Private health insurance in Australia is now compulsory for expats, and in many cases can be expensive - in some situations more than AUD 500 per month for comprehensive coverage.
Australia does have a number of private healthcare facilities; however, none of them offer emergency services, so even if choosing to use the private healthcare sector, expats will still have to rely on the public healthcare system during emergencies. 
The majority of private healthcare package options specialise in surgery, particularly non-emergency surgeries, such as orthopaedic surgery. As the use of private facilities decreases the demand on public facilities, Medicare does offer certain rebates, of up to 30 percent, to residents who choose to use private facilities.

Reciprocal health agreements

Expats who originate from countries that have reciprocal health agreements with Australia are entitled to:
  • Free treatment at a public hospital either as an inpatient or outpatient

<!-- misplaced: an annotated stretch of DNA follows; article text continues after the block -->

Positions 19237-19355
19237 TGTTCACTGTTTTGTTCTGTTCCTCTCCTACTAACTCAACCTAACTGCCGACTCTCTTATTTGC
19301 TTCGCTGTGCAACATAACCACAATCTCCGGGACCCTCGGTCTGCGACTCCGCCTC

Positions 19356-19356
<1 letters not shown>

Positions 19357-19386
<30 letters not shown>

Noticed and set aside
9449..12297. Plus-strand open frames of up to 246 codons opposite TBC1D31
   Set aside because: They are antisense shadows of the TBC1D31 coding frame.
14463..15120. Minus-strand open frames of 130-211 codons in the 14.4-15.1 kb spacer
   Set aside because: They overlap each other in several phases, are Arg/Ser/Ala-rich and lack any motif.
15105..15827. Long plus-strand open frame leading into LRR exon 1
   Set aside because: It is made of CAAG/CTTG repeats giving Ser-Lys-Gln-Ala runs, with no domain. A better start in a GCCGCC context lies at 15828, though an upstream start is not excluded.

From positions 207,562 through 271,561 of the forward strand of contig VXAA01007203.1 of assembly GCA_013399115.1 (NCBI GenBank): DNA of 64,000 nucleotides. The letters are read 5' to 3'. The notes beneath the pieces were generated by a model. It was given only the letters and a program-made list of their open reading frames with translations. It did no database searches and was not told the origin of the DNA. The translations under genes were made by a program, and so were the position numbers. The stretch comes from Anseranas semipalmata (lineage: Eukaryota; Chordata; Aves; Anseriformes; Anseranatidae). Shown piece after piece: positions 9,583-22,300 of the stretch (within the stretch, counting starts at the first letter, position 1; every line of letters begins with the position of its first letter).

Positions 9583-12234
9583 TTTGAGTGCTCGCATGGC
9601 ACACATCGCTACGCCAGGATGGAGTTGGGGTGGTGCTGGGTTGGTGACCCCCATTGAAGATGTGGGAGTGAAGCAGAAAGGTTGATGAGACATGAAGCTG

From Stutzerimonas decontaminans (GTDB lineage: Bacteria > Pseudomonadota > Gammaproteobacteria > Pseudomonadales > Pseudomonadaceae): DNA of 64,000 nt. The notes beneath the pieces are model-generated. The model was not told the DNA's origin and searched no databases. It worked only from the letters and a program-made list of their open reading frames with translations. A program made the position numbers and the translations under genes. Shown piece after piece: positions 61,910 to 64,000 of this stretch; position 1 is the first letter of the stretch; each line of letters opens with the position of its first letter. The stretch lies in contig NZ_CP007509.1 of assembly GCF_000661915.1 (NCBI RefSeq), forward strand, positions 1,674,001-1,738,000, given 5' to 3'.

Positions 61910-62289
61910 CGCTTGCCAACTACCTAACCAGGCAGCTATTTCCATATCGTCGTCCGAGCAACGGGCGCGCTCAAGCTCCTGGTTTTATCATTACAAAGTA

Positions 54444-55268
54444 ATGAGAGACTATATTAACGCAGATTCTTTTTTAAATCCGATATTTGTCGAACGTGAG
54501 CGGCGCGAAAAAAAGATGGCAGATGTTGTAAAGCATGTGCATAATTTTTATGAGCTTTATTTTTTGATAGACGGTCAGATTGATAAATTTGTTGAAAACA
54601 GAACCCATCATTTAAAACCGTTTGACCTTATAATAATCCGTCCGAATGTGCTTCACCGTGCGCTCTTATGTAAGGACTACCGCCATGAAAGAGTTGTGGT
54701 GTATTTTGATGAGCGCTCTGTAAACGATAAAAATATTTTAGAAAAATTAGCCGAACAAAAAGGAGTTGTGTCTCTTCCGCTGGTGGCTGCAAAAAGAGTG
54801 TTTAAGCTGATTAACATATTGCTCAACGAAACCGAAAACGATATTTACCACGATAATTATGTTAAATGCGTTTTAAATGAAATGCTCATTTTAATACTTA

• Subsidised medicines
  • Medical treatment by doctors at surgeries and community health centres
The Australian government does allow tourists and visitors from Ireland, Italy, Finland, Malta, the Netherlands, New Zealand, Norway, Sweden and the United Kingdom access to Medicare’s health facilities based on a series of reciprocal agreements between their governments and the Australian government. Until a person is granted Permanent Residency they are liable to all medical bills so it may be a good idea to have private insurance as cover for the interim.